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How to Save on Going to the Dentist

Lisa.Kramer

My biggest fears are dying alone, dropping my keys down the sewer grate, free falling elevators, and last but not least—going to the dentist. Let me walk you through my fear:

A searing pain shoots through my bottom left incisor. I can’t eat; I can’t sleep; I’ve been through two tubes of numbing Orajel. With no other choice besides pulling the problem molar myself, I make an appointment with the dentist. Then my fear takes over. Despite the insurmountable pain, I reschedule and postpone my appointment so many times that the receptionist threatens me that I must keep my most recent appointment or I’ll have to find another dentist. Finally, I show up, pale-faced with worry, to my dental appointment. There are all sorts of drilling, needles, foreign objects in my mouth, and a splattering of blood and drool on my bib. But that’s not even the scary part. The scary part happens after my procedure when I take the walk of financial doom to the front desk and see my staggering bill. “Is that a comma I see in the number next to the Total Amount Due?” I ask myself. Yep, that’s a comma. My dental bill officially exceeds my monthly rent and car payment. Eek!

Sound familiar? After all, a recent survey found that 43% of us have delayed dental care due to the cost. Fortunately, you will not have to resort to pulling out your own teeth (like a stranded Tom Hanks did in the movie Castaway) to save money on dental care. Here are some ways you can reduce the cost of dental care:

Research the “Fair Price” for Dental Procedures and Services

Find out what insurance companies pay dentists for dental procedures on patients with dental insurance—an amount known as the “fair price.” You can look up the “fair price” for dental procedures at FairHealthConsumer.org and HealthCareBlueBook.com. For example, the Health Care Blue Book says that $88.00 is the fair price for a one-surface cavity filling. This “fair price” is based on the typical fee that providers in your area accept as payment from insurance companies. This is the price you should have to pay, even if your provider charges more. If you don’t have dental insurance, you can use this “fair price” to negotiate with your current dentist (you should negotiate to pay either the fair price or less) or find another dentist in your area who charges at or below this “fair price.” However, keep in mind that oftentimes when you switch dentists your new dentist will require you take new x-rays (regardless of how recent your x-rays are from your prior dentist) before treating you. If switching dentists, find a new dentist who doesn’t require new x-rays for new patients or one who is willing to use your former dentist’s x-rays.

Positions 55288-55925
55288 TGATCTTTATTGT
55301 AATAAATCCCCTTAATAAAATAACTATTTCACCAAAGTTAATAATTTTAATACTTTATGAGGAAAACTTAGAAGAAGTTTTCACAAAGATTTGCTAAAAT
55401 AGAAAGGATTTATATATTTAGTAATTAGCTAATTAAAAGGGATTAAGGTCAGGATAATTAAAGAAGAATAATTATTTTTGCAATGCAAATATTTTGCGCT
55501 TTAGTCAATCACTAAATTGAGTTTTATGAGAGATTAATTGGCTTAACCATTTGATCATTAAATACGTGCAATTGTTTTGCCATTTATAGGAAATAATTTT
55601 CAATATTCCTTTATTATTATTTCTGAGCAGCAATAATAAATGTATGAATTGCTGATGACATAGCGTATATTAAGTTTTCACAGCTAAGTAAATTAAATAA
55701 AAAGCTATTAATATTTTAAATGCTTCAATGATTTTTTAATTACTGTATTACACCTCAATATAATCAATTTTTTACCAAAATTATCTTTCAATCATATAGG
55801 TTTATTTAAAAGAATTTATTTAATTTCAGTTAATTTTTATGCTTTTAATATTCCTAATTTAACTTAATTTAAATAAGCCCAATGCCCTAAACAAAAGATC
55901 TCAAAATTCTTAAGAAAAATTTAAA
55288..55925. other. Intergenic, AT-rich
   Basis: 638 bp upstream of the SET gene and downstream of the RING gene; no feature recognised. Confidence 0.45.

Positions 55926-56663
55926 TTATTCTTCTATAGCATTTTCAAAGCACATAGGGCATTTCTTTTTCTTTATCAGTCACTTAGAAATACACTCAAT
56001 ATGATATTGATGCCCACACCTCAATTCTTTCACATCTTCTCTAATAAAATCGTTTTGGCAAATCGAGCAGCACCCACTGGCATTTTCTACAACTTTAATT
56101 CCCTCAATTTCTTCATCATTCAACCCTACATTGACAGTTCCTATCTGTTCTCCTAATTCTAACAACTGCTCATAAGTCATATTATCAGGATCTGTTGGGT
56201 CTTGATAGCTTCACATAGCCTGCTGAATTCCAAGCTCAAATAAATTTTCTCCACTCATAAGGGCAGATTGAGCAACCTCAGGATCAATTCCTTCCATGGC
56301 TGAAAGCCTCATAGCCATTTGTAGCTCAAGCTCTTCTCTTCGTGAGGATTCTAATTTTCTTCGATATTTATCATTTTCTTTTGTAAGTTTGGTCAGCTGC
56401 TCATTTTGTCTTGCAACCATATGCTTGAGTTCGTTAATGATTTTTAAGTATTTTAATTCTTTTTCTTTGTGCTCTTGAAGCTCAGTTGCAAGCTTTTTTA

Find a Low-Cost Clinic

Some community health services centers offer low-cost dental services. To see if your community has one, contact your local health department. Keep in mind that there may be a long waiting list for such clinics. As such, if you have a dental issue that cannot wait, you may need to find immediate dental care elsewhere.

Find a Free Clinic—Dental Schools

Dental schools often have free dental services clinics. Dental procedures at such clinics are usually performed by dental students, but don’t worry—they will be performing procedures under the watchful eye of their teachers who are licensed dentists. For a list of accredited U.S. dental schools, click here. Dental school clinics do not perform all procedures. Also, dental school clinics often are only looking for patients with a specific dental problem.

Find a Free Clinic—Dental Hygienist Schools

Some dental hygienist schools offer low-cost or free teeth cleaning services. Look up dental hygiene schools in your area in the Yellow Pages.

Preventive Care

This should go without saying, but brush your teeth twice a day and after eating sticky or sugary foods. You also have to floss—there’s no getting around it! Also, get your teeth cleaned and examined by the dentist every six months. Remember, not seeking immediate dental care for critical issues can create a bigger (and even more expensive) dental problem—a cavity can quickly turn into a root canal or an abscessed tooth can quickly cause a massive infection.

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